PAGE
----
January 21, 2015

Top retired General cheers continuing demise of Iran sanctions bill

Washington, DC – With rumors swirling that sponsors of an Iran sanctions bill are struggling to find Democratic support, and a veto threat issued by President Obama in last night’s State of the Union, a major veterans organization is optimistic that diplomatic efforts to end Iran’s nuclear ambitions will continue.

“Interference by Congress won't strengthen our negotiators hand, it will make it harder for them to do their job,” said Major General (Ret.) Paul Eaton, Managing Director of the Vet Voice Foundation. “Diplomacy is far more likely to work without backseat driving from Congress.  Congress has the responsibility to do everything it can before putting American troops in harm’s way -- which should only be a last resort. That means letting diplomacy work and not undermining our negotiators.” 

“Apparently, many Senators are coming to realize that, and are withholding support for a new sanctions bill, and President Obama’s veto threat will strengthen their resolve.  There is much work to be done, and this debate is not over, but it has become clear that momentum is on the side of those who want to give our negotiators the support they need.  That is good for America’s security, and military,” Eaton added.

Prospects for a new sanctions bill are getting shakier by the day. 

A mark-up of a bill to institute new sanctions on Iran, scheduled for Thursday in the Senate Committee on Banking, Housing, and Urban Affairs was pushed back a week, without explanation.  However, buzz around Capitol Hill is that sponsors of the legislation are finding it extremely difficult to gather any support for the bill on the Democratic side of the aisle, which would make any veto override impossible.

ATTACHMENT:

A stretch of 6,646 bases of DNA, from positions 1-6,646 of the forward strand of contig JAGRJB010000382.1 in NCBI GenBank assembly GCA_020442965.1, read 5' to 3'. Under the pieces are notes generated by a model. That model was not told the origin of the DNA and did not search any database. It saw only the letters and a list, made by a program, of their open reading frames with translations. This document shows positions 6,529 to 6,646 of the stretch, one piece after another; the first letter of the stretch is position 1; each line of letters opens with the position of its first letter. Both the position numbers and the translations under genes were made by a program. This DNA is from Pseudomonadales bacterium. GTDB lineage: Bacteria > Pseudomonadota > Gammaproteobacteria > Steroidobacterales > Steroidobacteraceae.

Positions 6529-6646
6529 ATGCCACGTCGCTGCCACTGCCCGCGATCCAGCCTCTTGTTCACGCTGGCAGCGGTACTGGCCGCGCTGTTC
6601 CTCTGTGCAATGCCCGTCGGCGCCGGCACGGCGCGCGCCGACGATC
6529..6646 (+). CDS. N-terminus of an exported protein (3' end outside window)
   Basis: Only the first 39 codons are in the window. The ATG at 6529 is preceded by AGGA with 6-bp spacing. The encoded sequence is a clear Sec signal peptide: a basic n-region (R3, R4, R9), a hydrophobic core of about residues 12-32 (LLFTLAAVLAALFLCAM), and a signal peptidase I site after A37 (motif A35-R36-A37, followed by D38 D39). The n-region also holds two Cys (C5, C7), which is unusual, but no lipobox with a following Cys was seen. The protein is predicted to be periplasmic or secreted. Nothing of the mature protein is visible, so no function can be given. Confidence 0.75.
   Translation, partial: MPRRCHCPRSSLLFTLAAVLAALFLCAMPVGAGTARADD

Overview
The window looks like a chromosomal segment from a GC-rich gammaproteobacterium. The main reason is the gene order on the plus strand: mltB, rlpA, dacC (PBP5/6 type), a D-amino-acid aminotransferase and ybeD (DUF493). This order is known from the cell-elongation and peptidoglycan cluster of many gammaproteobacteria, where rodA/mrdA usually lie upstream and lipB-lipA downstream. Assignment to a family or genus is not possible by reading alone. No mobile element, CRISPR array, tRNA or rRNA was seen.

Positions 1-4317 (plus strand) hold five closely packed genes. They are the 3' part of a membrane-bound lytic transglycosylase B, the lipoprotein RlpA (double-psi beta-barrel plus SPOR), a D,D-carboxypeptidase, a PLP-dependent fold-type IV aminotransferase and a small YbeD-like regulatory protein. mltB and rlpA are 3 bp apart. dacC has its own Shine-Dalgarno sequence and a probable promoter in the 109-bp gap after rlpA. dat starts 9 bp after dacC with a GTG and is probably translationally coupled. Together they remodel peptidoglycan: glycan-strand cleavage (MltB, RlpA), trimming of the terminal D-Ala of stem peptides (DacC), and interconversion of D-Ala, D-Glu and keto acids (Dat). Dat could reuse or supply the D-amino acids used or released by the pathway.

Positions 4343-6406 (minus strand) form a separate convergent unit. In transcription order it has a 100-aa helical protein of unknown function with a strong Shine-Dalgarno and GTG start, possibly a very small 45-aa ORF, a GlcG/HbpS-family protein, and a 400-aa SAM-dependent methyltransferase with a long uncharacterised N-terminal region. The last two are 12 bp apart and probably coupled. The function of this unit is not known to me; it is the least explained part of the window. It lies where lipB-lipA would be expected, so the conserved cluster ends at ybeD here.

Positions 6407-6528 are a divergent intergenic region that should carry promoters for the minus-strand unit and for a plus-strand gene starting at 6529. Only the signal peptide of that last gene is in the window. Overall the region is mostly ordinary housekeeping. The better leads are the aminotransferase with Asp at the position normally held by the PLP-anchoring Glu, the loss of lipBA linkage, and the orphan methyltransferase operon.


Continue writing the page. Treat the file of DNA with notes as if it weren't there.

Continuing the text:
In the State of the Union, President Obama clearly stated, “New sanctions passed by this Congress, at this moment in time, will all but guarantee that diplomacy fails — alienating America from its allies; and ensuring that Iran starts up its nuclear program again. It doesn’t make sense. That is why I will veto any new sanctions bill that threatens to undo this progress.”

Founded in 2009, the mission of Vet Voice Foundation is to mobilize veterans to become leaders in our nation's democracy through participation in the civic and democratic process. VVF seeks to harness the energy and drive of the dedicated men and women who have fought for their country, and put it to work at home and in their communities on the important issues they face, such as health care, jobs, the environment, and housing.



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